The, UHMWPE powder different in particle diameter (average molecular weight of 2,000,000, melting point of 135° C.; average particle diameter of 30 μm; particle shape of spherical) was mixed with glycerin and a surfactant to prepare a dispersion. The solid content of the dispersion was adjusted to 40% by volume. Subsequently, this dispersion was applied via an applicator onto a polyimide film (Capton 100H) having a surface subjected previously to corona treatment. The thickness of the coating layer (including the solvent) was 100 μm.

Just after formation of the coating layer, the above porous sheet was arranged on the coating layer. A polyimide film was further arranged on the backside of the porous sheet. This laminate was introduced into a drying machine set at 150° C. and then left for 30 minutes. Thereafter, the laminate was removed and cooled naturally to room temperature. Then, the front and back polyimide films were released respectively and the sheet was dipped in ethyl alcohol to extract the dispersing solvent. For efficient extraction of the dispersing solvent, the sheet was vibrated by sonication. Thereafter, the ethyl alcohol was evaporated at room temperature, whereby the sheet for suction and fixation in Example 1 was obtained.

Example 2

A porous sheet was prepared in the same manner as in Example 1.

Then, polypropylene resin was ground by a grinder and classified (280-mesh pass) thorough a screen to give polypropylene powder (melting point 170° C., average particle diameter 50 μm, amorphous).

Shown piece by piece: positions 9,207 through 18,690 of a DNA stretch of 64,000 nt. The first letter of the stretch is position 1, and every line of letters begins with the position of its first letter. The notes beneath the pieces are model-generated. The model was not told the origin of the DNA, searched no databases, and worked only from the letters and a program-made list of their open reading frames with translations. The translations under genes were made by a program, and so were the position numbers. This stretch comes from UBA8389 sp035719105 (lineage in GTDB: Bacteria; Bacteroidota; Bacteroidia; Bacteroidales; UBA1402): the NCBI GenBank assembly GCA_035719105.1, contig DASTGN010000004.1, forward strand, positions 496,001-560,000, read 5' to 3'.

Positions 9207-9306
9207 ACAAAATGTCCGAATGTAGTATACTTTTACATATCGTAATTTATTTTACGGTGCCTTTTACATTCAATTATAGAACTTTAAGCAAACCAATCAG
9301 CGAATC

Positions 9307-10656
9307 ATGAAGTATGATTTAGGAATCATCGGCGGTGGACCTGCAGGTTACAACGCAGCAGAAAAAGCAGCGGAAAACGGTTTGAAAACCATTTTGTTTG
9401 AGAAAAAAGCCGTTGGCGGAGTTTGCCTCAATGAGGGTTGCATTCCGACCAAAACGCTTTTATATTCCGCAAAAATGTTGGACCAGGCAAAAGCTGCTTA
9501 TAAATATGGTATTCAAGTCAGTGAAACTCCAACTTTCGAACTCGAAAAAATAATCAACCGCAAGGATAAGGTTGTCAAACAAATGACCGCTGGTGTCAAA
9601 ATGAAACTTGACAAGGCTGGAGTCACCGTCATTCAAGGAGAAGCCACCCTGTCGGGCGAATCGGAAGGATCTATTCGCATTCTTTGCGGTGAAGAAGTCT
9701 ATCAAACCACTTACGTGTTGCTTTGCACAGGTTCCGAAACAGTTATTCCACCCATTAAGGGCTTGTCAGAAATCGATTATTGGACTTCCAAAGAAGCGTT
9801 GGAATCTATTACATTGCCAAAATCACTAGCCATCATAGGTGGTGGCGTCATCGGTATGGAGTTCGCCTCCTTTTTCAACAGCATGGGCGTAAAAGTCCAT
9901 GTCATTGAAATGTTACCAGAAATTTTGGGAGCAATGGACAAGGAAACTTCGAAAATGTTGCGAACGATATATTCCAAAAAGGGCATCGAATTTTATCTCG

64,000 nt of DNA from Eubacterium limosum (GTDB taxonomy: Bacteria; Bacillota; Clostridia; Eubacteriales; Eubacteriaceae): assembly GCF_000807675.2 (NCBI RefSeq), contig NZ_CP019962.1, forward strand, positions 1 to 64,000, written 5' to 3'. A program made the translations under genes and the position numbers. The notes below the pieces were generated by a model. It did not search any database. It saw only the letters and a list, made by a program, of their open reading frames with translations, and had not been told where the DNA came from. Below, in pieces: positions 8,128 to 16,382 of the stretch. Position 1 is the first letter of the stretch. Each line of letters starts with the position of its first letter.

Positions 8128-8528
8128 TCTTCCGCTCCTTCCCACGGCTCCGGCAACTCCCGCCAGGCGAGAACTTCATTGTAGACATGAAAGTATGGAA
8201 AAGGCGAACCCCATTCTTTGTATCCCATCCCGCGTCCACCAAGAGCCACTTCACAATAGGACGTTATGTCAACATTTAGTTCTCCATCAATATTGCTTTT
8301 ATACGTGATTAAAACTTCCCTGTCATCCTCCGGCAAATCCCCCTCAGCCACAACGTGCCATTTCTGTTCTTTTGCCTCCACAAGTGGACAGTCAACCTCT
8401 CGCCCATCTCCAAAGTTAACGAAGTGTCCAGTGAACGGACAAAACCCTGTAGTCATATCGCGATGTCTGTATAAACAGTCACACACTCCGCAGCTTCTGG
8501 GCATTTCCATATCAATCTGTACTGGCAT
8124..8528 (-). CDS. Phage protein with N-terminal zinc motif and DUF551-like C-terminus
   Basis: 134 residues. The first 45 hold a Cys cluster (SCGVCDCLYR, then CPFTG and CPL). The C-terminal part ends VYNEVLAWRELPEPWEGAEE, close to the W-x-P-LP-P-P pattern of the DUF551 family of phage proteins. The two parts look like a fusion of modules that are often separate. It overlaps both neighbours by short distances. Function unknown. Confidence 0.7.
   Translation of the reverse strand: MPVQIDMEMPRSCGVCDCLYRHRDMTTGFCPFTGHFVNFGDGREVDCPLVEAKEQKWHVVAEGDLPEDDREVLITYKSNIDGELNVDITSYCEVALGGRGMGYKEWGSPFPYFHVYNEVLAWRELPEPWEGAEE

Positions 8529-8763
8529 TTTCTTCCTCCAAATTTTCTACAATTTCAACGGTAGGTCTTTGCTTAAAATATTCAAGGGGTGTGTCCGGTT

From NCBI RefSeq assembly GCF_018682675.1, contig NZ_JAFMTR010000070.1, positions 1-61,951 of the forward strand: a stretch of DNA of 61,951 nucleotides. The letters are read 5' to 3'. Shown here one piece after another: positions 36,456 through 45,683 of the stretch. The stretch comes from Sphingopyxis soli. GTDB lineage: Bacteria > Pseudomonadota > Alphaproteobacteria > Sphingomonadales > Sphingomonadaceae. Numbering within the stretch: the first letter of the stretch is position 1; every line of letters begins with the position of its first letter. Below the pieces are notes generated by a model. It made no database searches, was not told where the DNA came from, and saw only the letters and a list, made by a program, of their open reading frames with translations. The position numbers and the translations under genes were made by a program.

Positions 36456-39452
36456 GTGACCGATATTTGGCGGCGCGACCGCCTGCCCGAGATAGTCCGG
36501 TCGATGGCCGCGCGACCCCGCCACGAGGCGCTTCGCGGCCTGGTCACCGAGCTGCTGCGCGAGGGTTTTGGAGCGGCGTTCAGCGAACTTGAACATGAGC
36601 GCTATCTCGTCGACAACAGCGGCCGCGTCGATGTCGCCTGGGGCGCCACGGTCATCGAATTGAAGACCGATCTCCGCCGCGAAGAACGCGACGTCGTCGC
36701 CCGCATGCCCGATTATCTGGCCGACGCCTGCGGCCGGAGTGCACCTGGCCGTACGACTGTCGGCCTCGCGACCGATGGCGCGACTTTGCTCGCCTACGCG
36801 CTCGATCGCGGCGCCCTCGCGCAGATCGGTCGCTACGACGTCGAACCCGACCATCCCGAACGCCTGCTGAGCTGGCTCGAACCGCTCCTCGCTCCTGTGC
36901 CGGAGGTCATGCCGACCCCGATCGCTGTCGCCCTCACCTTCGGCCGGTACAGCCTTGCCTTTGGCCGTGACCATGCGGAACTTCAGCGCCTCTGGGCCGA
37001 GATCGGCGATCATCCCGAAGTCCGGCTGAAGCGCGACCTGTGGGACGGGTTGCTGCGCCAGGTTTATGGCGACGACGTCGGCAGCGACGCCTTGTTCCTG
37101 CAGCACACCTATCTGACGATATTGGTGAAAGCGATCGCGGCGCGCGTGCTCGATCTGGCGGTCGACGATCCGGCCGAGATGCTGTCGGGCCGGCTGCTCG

Then, the polypropylene powder was mixed with glycerin and a surfactant to prepare a dispersion. The solid content of the dispersion was adjusted to 40% by volume.

This dispersion was applied via an applicator onto a polyimide film (Capton 100H) having a surface subjected previously to corona treatment. The thickness of the coating layer (including the solvent) was 100 μm.

Just after formation of the coating layer, the above porous sheet was arranged on the coating layer. A polyimide film was further arranged on the backside of the porous sheet. This laminate was introduced into a drying machine set at 170° C. and then left for 30 minutes. Thereafter, the laminate was removed and cooled naturally to room temperature. Then, the front and back polyimide films were released respectively and the sheet was dipped in ethyl alcohol to extract the dispersing solvent. For efficient extraction of the dispersing solvent, the sheet was vibrated by sonication. Thereafter, the ethyl alcohol was evaporated at room temperature, whereby the sheet for suction and fixation in Example 2 was obtained.

Comparative Example 1

UHMWPE powder (molecular weight of 2,000,000, melting point of 135° C., average particle diameter of 30 μm, spherical) was mixed with a surfactant and deionized water to prepare a dispersion. The solid content of the dispersion was adjusted to 40% by volume. This dispersion was applied via an applicator onto a polyimide film (Capton 100H) having a surface subjected previously to corona treatment. The thickness of the coating layer (including the solvent) was 100 μm.